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T.M. DOYLE TEAMING CO. v. FREELS

March 16, 1990

T.M. DOYLE TEAMING CO., INC., Plaintiffs,
v.
ALLEN L. FREELS, Defendant



The opinion of the court was delivered by: NORGLE

 CHARLES R. NORGLE, UNITED STATES DISTRICT JUDGE

 Before the court is the motion of defendant, Allen L. Freels ("Freels") for summary judgment, pursuant to Fed. R. Civ. P. 56, on the complaint of plaintiff, T.M. Doyle Teaming Co., Inc. ("Doyle"). For the following reasons, the motion is denied. *fn1"

 Rule 56(c) provides that summary judgment "shall be rendered forthwith if the pleadings, depositions, answers to interrogatories, and admissions on file, together with affidavits, if any, show that there is no genuine issue as to any material fact and that the moving party is entitled to a judgment as a matter of law." Fed. R. Civ. P. 56(c). A dispute about a material fact is "genuine" if the evidence is such that a reasonable jury could return a verdict for the nonmoving party. Anderson v. Liberty Lobby, Inc., 477 U.S. 242, 106 S. Ct. 2505, 2510, 91 L. Ed. 2d 202 (1986). A plaintiff cannot rest on mere allegations of a claim without any significant probative evidence which supports his complaint. Id.; see First National Bank of Arizona v. Cities Service Co., 391 U.S. 253, 20 L. Ed. 2d 569, 88 S. Ct. 1575 (1968). "One of the principal purposes of the summary judgment rule is to isolate and dispose of factually unsupported claims and defenses." Celotex Corp. v. Catrett, 477 U.S. 317, 106 S. Ct. 2548, 2553, 91 L. Ed. 2d 265 (1986). Accordingly, the nonmoving party is required to go beyond the pleadings, affidavits, depositions, answers to interrogatories and admissions on file to designate specific facts showing a genuine issue for trial. Id.2

 FACTS

 The court adopts the following as the undisputed material facts. Freels owns a farm in Albion, Indiana, on which he raises beef cattle. On July 25, 1987, a neighboring farmer, Dave Griffiths, loaned a bull to Freels, which Freels intended to breed with his cattle. Freels put the bull in his pasture, with his cows. The pasture was enclosed by "four square" wire fencing with posts spaced sixteen feet apart, with an electric barb on top.

 The next day, however, the bull went underneath the fence, which enclosed the pasture, and into an adjacent hayfield. Freels Dep. at 18-19. The hayfield was enclosed by the same type of "four square" wire fence as the pasture. Freels Dep. at 22. Freels' response to the bull's escape into the hayfield was to tell his wife to open the gate between the hayfield and the pasture, in hopes that the bull would return to the cows. Freels Dep. at 19-20. Instead, on the afternoon of July 26, the bull escaped from the hayfield, and roamed at large. Freels Dep. at 22-23. Only on the day after the bull's escape, did Freels, his wife, and Griffiths begin to search for and attempt to capture the bull. Freels' wife also alerted the Sheriff's department that the bull was loose. Freels Dep. at 37-38.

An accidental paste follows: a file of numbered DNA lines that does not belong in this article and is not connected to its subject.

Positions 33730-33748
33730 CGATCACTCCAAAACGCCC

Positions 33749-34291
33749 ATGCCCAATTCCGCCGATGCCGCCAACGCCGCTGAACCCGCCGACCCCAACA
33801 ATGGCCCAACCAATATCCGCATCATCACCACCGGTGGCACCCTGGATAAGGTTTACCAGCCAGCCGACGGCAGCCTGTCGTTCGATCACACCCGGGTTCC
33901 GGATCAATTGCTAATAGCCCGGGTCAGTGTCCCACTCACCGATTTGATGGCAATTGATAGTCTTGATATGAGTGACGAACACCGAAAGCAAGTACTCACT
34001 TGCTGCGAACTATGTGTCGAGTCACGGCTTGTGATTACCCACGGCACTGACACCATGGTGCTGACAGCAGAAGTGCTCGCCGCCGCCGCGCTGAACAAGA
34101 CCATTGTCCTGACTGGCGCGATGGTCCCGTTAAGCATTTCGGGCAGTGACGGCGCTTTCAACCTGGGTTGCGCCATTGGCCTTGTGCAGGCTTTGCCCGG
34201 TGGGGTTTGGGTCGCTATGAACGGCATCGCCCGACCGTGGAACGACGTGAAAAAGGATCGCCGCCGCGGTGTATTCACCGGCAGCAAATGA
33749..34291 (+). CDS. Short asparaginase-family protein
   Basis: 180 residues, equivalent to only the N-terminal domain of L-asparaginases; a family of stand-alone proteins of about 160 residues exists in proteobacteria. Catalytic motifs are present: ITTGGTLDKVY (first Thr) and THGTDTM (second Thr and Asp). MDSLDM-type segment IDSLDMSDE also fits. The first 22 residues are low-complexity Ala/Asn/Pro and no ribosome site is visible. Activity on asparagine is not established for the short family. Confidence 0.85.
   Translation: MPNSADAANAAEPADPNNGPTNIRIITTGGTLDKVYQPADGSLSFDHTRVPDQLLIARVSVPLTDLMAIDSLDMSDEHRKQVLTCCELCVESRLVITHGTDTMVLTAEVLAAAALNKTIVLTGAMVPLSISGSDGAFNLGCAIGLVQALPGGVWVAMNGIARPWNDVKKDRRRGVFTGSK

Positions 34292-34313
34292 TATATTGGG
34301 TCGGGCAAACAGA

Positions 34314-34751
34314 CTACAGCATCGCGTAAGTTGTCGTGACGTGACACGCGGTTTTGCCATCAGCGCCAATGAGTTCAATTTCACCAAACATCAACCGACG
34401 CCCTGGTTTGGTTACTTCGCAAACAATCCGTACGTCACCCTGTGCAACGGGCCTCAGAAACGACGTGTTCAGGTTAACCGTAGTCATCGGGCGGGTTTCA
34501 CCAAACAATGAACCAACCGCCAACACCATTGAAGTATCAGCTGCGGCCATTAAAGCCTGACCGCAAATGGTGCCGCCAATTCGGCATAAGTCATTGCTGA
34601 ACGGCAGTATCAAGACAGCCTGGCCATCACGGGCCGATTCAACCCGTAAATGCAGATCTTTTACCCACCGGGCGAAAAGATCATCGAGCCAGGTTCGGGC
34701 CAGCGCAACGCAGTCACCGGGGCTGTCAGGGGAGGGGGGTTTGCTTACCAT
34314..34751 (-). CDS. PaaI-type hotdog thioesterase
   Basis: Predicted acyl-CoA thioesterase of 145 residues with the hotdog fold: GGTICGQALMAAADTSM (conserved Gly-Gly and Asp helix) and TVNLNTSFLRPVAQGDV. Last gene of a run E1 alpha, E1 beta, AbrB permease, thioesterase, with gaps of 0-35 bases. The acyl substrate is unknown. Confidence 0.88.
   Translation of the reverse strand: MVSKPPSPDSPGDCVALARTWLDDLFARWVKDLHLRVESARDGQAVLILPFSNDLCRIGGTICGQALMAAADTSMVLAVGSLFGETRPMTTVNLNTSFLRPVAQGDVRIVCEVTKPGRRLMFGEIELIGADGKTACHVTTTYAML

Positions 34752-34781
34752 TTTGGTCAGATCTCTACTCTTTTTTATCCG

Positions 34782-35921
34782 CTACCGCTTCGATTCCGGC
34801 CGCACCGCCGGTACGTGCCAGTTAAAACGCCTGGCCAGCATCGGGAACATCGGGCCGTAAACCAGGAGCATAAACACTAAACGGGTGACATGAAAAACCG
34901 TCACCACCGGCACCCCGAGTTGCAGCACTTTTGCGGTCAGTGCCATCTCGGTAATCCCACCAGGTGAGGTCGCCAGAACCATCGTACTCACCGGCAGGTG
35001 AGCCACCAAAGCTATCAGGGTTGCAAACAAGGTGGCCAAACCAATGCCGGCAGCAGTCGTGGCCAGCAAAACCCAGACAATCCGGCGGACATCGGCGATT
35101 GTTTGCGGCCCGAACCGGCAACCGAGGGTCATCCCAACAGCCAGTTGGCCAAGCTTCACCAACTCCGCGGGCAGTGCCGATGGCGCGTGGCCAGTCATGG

On the evening of July 27, the night patrolman of Chain-O-Lakes State Park, Wayne Collinsworth, was able to enclose the bull in the park's compound area. The compound area was enclosed by a seven to eight foot high chain link fence, with barbed wire at the top. Collinsworth padlocked the gate, and posted a sign on it which read "Do not open. Bull inside." Collinsworth Affidavit, para. 3-4. The bull somehow escaped from this compound area, and again became "at large."

 On July 29, 1987, a semi-tractor-trailer, driven by Doyle's employee, Arthur C. Winston, on State Road 9 near the intersection of County Road 200 South in Noble County, Indiana, collided with the bull. As a result of this collision, Winston was killed, and Doyle's vehicle was completely destroyed.

 DISCUSSION

 Doyle complains that, because Freels was in possession of the bull at the time it escaped, Freels owed Doyle a duty to maintain the bull in the confines of his property and to prevent and restrain the bull from entering onto the highway. Doyle further contends that as a direct and proximate result of Freels' failure to prevent the bull from entering the highway, the bull did enter the highway and cause the collision between the semi-trailer and the bull.

 Freels admits that he had a duty of reasonable care to maintain the bull in the confines of his property and to take reasonable measures to capture the bull if it should escape. Freels, however, contends that he did not breach this duty of reasonable care and that any damages sustained by Doyle were the fault of the State of Indiana, through its agents, the employees of the Chain-O-Lakes State Park, who captured the bull but subsequently allowed the animal to escape from the park's confines. It is therefore Freels' claim that the actions of the state were a superceding, intervening cause which bars Doyle's claim against Freels. Finally, Freels contends that the collision was the proximate result of fault on the part of Winston, the driver of the truck. He asserts that such fault prevents Doyle from recovering any damages from Freels.

 THERE IS A GENUINE ISSUE OF MATERIAL FACT AS TO WHETHER FREELS EXERCISED REASONABLE CARE IN CONTROLLING THE BULL

 Indiana law governs in this diversity case, as the acts or omissions giving rise to this tort action occurred in Indiana. R & L Grain Co. v. Chicago Eastern Corp., 531 F. Supp. 201, 204 (N.D.Ill. 1981); DP Service, Inc. v. ...


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